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IoT heavyweights eye new app-layer connectivity standard for smart buildings

A number of major IoT outfits are collaborating under the auspices of the Zigbee Alliance to develop a new application-layer connectivity standard for the smart buildings market. Members of the strategy group leading the work include the likes of Legrand, Nordic Semiconductor, NXP Semiconductors, Osram, Schneider Electric, Signify, and Silicon Labs.

Together with others, they want to establish a new royalty-free connectivity standard that works with sundry IoT devices in commercial and industrial smart buildings, regardless of the software or transport connectivity. They are targeting IoT-based devices for smart lighting, HVAC (heating, ventilation, and air conditioning) systems, access controls, safety and security systems, window coverings, media units, access points, bridges, and others.

The work expands the scope of the existing Connected Home over IP (CHIP) project – announced at the start of the year, and backed by the likes of Amazon, Apple, and Google – to build an application layer protocol for the smart home. The new smart buildings protocol will be the same, just with additional security and functionality for industry.

Smart IoT devices in smart commercial buildings are similar, after all, and the volume opportunity with enterprises is considerably greater, the logic goes. The Zigbee Alliance quoted analyst house Research and Markets that the installed base of connected devices in commercial buildings will go from 1.7 billion in 2020 to nearly three billion by 2025, deployed in offices, hotels, malls, supermarkets, warehouses, factories, and everywhere between.

It should be noted, the group is not targeting industrial machines, and traditional industrial IoT, for which the market is circling around OPC-UA for the same ends. Because the headache of interoperability is the same: the lack of it, between different devices from different makers, remains a major problem for the IoT sector, and for achieving intelligent infrastructure and happy custom, in order to scale towards ‘massive’ IoT.

The project is based on an IP networking foundation, to enable reuse of flexible and familiar connectivity options. It will work with any IP-connected transport protocol, whether Wi-Fi, or Zigbee, or the various low-power wide-area (LPWA) IoT standards. The group said it will deliver a draft specification later this year and certified products in 2021. The new protocol remains unnamed, as yet.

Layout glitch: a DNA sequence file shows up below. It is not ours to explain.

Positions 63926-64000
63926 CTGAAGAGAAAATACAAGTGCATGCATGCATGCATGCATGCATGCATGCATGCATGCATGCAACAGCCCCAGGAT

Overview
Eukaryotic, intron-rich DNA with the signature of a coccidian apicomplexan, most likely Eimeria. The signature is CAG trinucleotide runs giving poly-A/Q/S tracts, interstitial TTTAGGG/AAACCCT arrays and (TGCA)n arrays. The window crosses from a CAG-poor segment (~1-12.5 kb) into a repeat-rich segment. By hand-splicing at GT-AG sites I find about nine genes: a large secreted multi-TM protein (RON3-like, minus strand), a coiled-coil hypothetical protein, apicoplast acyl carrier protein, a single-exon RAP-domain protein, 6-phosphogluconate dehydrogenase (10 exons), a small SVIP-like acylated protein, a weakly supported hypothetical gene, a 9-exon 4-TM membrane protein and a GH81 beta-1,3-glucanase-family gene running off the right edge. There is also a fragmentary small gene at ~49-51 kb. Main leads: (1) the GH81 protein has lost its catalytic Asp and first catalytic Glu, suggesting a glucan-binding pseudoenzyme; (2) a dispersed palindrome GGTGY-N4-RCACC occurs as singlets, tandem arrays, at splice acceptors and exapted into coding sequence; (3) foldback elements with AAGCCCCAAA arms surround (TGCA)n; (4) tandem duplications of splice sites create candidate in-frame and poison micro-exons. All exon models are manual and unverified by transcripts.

The working group leading the project – which counts 50-odd firms (Allegion, DSP Group, DSR Corporation, Latch, MMB Networks, Somfy, and ubisys are also named in the press release) – has an agenda to clarify use cases for the project’s initial specification; define new features for additional commercial use cases; and generally spread and drum-up interest in adoption of IP-based connectivity standards in the commercial buildings market.

Manish Kumar, senior vice president of the digital buildings at Schneider Electric, said: “In today’s changing world, an IP infrastructure is the necessary backbone for any network to enable companies to leverage a digital architecture and connect their IoT enabled devices. Companies will be able to easily build and add Project-based devices to their existing networks in a way that is IT-compliant with the current architecture and management infrastructure.”

Murat Eti, vice president of strategy and future technologies at Legrand, said: “The industry is constantly investing in new technologies to achieve interoperability and offer an augmented use case experience to customers and tenants within commercial buildings. The Project will help drive the development and growth of a large, multi-vendor device catalogue that commercial solutions providers can tap into to drive value and efficiencies across both residential and commercial environments.”

The group wants new members to join, and contribute, it said, and offers an application path via the Zigbee Alliance.

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